I had the pleasure of speaking before AILA Central Florida Chapter’s 28th Annual Conference this past weekend. It was my first such engagement before the group and it was one of the best experiences of my life.
The main issue discussed during my panel discussion was the unique ethical issues immigration lawyers face because of the special circumstances with which they deal. I discussed the problems of confidentiality and communication, which sometimes complicate the immigration attorney’s task. Immigration attorneys face unique problems because most of their clients do not usually speak English and face other cultural circumstances that may make complicate the representation.
It is very important to choose an ethical attorney with an excellent reputation when hiring an immigration attorney. An ethical attorney with an excellent reputation among adjudications officers will facilitate your case, because the government trusts your attorney.
Please leave me a comment with your thoughts or email me at email@example.com if you have any questions.
Originally posted on Friends of Refugees:
Many of the 30,000 (some articles say 60,000) Central American unaccompanied minors who have entered the U.S illegally since last January have come with histories of trauma. Many of the children and teens have been physically or sexually abused. For example, the USCRI refugee contractor says more than 90 percent of the girls they’re dealing with have been raped. An article at NPR explores this troubling issue:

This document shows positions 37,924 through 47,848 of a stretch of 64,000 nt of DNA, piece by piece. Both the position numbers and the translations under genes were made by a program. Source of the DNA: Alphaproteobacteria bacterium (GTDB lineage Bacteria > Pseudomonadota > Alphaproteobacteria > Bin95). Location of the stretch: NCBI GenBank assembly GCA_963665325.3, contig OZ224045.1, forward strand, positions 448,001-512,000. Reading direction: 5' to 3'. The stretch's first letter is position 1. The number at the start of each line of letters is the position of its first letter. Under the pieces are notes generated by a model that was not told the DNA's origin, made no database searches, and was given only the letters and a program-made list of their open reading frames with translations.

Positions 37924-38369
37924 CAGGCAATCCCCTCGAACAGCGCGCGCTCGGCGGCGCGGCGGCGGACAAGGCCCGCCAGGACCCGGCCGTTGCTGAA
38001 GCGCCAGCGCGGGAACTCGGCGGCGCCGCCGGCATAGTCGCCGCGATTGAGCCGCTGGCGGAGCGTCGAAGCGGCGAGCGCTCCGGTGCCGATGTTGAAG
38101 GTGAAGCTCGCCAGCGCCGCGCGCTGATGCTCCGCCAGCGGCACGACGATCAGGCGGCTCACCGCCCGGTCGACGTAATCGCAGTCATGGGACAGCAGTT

Many of the Central American children who have entered the U.S illegally in recent months have come with a heavy burden — a history of hardship and violence. And many of the children now face difficult and uncertain futures.
This has social service agencies around the country scrambling to figure out how to help the more than 30,000 unaccompanied minors who have been placed with family and friends since January, as they await their immigration hearings.
One of those nonprofits is Mary’s Center…
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Originally posted on The National Law Forum:
The United States Supreme Court is back in session as of last Monday, Oct. 6—often referred to as “First Monday” due to the fact that the term must begin on the first Monday of October by law. Among its roughly 50 case docket, featuring headliners that will refine Fourth Amendment jurisprudence and agency regulatory authority, the Justices will tackle two cases that stand to have a considerable impact on American immigration law and procedure.